29 April 2009

New Labour is the cause of the BNP

Much of the cause of the growth of the BHP is New Labour.

In 1973 Labour adopted as its purpose ‘a fundamental shift in the balance of wealth and power in favour of working people and their families’ Blair and New Labour replaced those social democratic ideals with debt, spin and flexible working.

Yet whatever short-term material gains the credit boom of the 2000s generated for some working people, it all went up in smoke in the financial convulsions in the autumn of 2008.

Thus, the Labour Party today has betrayed its past and bankrupted the future. The only voice left for working people to hear, it would seem, is that of fascism.

27 April 2009

G20 See the whole picture of police violence

Two cases have been highlighted of people being assaulted by police: Ian Tomlinson because he died and Nicola Fisher because she is a woman – and in both cases video evidence shows very clearly what happened.

Police authorities will try to pass off Tomlinson and Fisher as isolated cases using the ‘rotten apples in the barrel’ argument. However this approach deliberately deflects attention from the wide scale use of police violence.

The truth is that tens (if not hundreds) of demonstrators, who were neither violent nor vandalising property, were beaten with truncheons, riot shield, or were kicked or punched by police officers. Officers removed their identification number en masse precisely so they could assault with impunity.

Many of the victims were people who were corralled for hours into street concentration pens (the so-called kettling) who could not even leave the demonstration if they wished.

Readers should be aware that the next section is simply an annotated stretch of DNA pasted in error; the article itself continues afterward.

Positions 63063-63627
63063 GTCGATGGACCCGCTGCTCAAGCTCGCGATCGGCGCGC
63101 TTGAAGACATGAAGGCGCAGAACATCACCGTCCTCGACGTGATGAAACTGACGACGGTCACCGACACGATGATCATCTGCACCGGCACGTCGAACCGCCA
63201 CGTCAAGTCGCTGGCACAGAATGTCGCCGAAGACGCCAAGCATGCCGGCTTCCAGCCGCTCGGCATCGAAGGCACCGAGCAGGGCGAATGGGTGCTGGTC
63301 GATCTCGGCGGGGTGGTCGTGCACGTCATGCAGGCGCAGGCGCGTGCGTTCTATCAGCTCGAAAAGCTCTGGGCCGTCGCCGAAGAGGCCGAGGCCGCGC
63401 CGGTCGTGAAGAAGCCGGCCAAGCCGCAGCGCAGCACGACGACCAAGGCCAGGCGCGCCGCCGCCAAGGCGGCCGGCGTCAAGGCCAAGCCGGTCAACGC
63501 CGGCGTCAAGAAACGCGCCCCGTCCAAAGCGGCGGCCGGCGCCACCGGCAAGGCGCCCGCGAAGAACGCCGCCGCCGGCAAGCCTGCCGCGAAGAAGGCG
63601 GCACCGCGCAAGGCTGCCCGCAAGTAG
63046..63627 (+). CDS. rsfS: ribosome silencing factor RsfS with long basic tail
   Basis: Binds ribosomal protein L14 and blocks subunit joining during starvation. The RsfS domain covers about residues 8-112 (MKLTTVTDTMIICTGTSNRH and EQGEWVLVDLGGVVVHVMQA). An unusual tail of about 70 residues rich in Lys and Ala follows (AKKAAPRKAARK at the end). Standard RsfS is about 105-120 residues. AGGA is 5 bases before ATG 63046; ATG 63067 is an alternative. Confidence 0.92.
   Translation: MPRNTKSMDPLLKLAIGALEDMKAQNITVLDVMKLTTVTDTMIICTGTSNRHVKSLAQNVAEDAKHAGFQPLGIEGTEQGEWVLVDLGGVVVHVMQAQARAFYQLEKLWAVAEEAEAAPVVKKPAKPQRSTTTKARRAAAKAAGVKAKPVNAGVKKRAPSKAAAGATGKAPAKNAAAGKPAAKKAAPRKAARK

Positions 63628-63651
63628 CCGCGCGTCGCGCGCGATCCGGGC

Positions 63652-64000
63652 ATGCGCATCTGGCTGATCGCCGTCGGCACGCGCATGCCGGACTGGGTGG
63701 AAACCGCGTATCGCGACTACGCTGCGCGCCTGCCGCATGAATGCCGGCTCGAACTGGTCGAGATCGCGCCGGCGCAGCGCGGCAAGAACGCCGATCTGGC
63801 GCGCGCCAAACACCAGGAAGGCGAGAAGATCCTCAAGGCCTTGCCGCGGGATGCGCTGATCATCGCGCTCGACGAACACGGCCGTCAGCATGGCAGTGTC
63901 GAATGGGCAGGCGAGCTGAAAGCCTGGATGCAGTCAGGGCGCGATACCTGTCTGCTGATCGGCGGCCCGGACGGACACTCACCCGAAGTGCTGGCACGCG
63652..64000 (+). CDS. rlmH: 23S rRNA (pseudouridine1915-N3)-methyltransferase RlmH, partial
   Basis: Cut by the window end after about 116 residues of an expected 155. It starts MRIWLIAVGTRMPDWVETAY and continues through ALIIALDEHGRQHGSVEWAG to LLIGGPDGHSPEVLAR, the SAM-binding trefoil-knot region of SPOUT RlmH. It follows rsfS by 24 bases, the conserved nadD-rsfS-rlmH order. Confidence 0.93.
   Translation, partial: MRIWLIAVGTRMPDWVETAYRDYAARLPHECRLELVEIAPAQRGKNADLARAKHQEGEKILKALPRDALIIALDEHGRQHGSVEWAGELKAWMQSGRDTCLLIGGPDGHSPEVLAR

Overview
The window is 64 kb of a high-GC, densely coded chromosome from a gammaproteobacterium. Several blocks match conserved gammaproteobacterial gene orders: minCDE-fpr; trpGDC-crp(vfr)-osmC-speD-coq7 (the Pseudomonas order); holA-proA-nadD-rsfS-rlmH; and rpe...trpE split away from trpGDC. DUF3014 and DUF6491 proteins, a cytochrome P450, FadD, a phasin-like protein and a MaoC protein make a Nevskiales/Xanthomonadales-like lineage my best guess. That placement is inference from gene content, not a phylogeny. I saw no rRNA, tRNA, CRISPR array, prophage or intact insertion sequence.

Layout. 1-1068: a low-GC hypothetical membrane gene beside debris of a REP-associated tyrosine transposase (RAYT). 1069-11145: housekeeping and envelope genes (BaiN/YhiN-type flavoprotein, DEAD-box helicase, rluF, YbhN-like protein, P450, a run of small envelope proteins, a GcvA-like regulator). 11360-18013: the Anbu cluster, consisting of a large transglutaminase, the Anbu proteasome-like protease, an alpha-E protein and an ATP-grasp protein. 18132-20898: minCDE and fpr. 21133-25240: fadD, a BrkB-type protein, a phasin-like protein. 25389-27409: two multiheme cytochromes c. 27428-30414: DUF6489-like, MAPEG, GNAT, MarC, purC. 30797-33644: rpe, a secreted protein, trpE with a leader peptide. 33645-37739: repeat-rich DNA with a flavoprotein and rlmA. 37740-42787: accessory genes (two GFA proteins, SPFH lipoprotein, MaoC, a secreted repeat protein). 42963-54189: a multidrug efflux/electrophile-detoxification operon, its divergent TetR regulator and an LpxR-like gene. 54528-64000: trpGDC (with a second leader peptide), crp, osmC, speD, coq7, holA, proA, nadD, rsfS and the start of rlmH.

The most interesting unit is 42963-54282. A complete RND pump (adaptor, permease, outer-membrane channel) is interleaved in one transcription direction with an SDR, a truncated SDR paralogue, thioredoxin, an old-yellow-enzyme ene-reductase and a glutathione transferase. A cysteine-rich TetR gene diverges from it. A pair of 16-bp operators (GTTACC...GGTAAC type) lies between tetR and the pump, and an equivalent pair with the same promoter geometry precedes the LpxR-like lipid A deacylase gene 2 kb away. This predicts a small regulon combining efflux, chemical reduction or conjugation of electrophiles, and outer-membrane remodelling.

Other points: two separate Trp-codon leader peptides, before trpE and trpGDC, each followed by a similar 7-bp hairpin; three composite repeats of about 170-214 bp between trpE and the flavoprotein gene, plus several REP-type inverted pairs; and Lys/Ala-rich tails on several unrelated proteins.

After several hours without food, water or toilet facilities demonstrators were allowed out the kettles, only if they agreed to identify themselves and be photographed. No legal authority for this exists; yet neither police management nor the government cares.

It is impossible not to draw the conclusion that police tactics were to punish demonstrators, not to police the demonstration. And the government is quite content, it would seem, to let that stand.

For the government Lord West has already congratulated the police on their operation. The Independent Police Complaints Commission, which is anything but independent, has thus got the political support to procrastinate and to exonerate the police whenever it can. We need not hold our breath for them to finish their deliberations.

Indeed Tomlinson and Fischer need justice in their individual cases. But what really needs to happen is that large numbers of these police thugs need prosecuting and should be dismissed from the police force – and those senior officers in charge of these police on April 1st should be put on trial for conspiracy to assault.

Attempt to recruit "Plane Stupid" activitist as a police informer

Whatever the merits of your cause, even the most liberal republic will take measures against you if you throw custard at government ministers and block airport runways.